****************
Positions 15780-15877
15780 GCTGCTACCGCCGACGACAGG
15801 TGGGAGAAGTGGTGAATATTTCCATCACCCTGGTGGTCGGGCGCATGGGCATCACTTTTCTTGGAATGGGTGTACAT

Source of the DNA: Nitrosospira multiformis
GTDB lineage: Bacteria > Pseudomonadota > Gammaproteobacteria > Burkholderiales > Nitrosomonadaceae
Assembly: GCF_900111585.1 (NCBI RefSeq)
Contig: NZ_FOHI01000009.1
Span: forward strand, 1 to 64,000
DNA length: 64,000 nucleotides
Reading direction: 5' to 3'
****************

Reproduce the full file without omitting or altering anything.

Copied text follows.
Positions 15780-15877
15780 GCTGCTACCGCCGACGACAGG
15801 TGGGAGAAGTGGTGAATATTTCCATCACCCTGGTGGTCGGGCGCATGGGCATCACTTTTCTTGGAATGGGTGTACAT

Source of the DNA: Nitrosospira multiformis
GTDB lineage: Bacteria > Pseudomonadota > Gammaproteobacteria > Burkholderiales > Nitrosomonadaceae
Assembly: GCF_900111585.1 (NCBI RefSeq)
Contig: NZ_FOHI01000009.1
Span: forward strand, 1 to 64,000
DNA length: 64,000 nucleotides
Reading direction: 5' to 3'